Banning social networks may not be the answer to improving young people’s mental health, researchers say

The researchers advocate supporting children's online well-being. — AFP Relaxnews

Social networks are often accused of all manner of evils. But social media bans may not be the answer to improving young people's online safety and preserving their mental health, researchers say.

While social networking sites, and screens more generally, are often singled out as being harmful to young people's mental health, research by Professor Eiko Fried of Leiden University (Netherlands) and Margarita Panayiotou of Manchester University (UK) suggests that there is no concrete evidence to support such claims.

According to their research, there is no clear and direct link between the use of social media and the deterioration of young people's mental health. The researchers examined numerous studies on the subject and found that the results were often contradictory and unreliable. Indeed, many factors can influence young people's mental health, such as family relationships, schooling and social environment. It is therefore difficult to determine with any certainty the real impact of social networks on their mental well-being.

"There is no concrete evidence that social media has negative effects on the mental health of many or most young people, and contrasts with some popular science accounts that are not grounded in facts," the researchers explain in an article posted online.

However, it's important to recognise that the use of social networks can lead to problems such as cyberstalking, misinformation, overconsumption, loss of self-confidence due to the use of filters, and body dysmorphia. Despite this, it should be noted that these problems are not new, and that similar accusations already existed in the days when media like television and radio, were viewed as propagators of negative influence.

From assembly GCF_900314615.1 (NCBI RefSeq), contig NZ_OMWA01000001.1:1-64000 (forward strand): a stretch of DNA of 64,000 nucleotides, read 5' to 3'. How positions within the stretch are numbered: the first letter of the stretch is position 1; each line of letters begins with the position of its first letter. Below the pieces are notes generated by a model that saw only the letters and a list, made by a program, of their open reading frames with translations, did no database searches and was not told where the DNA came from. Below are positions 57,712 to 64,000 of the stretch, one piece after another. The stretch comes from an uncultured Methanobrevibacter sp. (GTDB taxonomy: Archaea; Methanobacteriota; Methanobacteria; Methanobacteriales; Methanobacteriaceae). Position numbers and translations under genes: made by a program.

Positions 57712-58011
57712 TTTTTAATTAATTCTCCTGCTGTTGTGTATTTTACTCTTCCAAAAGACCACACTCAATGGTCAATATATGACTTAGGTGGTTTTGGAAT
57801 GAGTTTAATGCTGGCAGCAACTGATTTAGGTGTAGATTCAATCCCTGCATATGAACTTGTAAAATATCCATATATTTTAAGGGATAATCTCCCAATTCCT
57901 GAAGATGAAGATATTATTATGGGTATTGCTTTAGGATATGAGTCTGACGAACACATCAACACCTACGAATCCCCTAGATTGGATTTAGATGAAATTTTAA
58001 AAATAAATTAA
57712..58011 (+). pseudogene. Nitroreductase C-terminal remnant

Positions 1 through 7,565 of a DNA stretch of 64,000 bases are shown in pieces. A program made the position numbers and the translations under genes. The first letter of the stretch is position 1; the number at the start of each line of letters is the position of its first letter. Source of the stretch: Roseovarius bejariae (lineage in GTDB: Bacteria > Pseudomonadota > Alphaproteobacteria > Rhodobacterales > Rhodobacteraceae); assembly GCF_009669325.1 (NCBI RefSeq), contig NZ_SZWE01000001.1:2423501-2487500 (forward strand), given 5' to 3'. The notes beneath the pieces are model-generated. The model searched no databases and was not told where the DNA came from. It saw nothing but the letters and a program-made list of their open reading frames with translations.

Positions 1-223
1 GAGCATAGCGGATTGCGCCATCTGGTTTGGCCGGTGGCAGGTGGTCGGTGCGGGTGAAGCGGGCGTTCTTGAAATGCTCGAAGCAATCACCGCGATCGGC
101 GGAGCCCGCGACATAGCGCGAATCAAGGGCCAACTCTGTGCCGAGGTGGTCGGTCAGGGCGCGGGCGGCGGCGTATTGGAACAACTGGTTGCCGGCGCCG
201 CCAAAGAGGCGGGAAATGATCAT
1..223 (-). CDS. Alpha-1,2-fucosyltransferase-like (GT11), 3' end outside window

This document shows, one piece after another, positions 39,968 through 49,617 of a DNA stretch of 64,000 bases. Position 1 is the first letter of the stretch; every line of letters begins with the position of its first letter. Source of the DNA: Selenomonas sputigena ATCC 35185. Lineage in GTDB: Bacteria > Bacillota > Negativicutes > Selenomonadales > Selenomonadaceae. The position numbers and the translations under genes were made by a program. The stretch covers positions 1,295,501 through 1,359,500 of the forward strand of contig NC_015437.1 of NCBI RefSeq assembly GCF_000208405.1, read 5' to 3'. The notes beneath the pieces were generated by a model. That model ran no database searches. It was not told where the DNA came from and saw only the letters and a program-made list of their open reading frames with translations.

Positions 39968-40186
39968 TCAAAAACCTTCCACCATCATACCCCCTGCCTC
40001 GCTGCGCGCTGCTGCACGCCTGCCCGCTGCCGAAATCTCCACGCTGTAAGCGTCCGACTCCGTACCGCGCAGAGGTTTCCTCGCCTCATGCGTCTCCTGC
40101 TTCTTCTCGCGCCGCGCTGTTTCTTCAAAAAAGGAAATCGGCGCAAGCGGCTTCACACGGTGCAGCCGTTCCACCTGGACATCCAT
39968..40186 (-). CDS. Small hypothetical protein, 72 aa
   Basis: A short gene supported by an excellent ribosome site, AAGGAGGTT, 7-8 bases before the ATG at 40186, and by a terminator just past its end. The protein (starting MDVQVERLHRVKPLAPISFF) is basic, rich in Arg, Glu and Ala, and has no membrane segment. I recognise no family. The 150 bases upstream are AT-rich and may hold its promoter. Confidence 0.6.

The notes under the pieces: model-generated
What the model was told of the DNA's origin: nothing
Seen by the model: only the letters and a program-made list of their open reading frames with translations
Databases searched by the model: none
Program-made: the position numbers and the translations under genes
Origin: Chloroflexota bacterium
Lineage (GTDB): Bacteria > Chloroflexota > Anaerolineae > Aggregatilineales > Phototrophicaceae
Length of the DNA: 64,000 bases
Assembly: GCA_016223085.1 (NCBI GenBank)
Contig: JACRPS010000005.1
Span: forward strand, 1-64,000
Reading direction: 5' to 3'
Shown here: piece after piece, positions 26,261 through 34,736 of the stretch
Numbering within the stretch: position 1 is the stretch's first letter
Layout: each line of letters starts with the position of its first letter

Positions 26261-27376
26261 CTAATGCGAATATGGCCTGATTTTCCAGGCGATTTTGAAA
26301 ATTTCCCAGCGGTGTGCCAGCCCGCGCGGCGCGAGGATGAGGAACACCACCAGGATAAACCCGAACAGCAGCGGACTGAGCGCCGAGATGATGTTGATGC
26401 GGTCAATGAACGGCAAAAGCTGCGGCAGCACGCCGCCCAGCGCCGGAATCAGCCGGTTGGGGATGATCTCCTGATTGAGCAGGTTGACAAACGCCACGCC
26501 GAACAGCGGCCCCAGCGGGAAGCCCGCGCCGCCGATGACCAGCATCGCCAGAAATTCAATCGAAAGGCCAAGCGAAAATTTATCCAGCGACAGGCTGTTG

"The key difference between experiences on social media and traditional media or school is that young people have not been banned from the latter. Instead, we have focused on implementing and evaluating initiatives that equip young people with important skills to help them manage their world," the researchers explain.

Considering other levers of action

As a result, the authors of this research propose solutions to help young people use social networks in a healthier, more responsible way. Firstly, they recommend that parents and educators talk to young people about the potential risks of using social media, and encourage them to think about their use. The introduction of social media education programs in schools, to help young people develop digital skills and an understanding of social networks, is recommended. Finally, they encourage social media platforms to take steps to combat cyberbullying and misinformation.

Moreover, a ban on social networks could have unintended negative consequences, says Professor Eiko Fried. When researchers actually talk to young people about their experiences, they find that, "while social media can be challenging for them, they also serve as important systems for peer support, resource exchange, and destigmatization," according to studies. Body positivity and mental health awareness are just two of the many topics evoked.

The researchers also highlight young LGBTQ+ people as "a vulnerable group in terms of poor mental health and suicide risk," and who stress the importance of certain aspects of social media for finding comfort and connecting with others. – AFP Relaxnews

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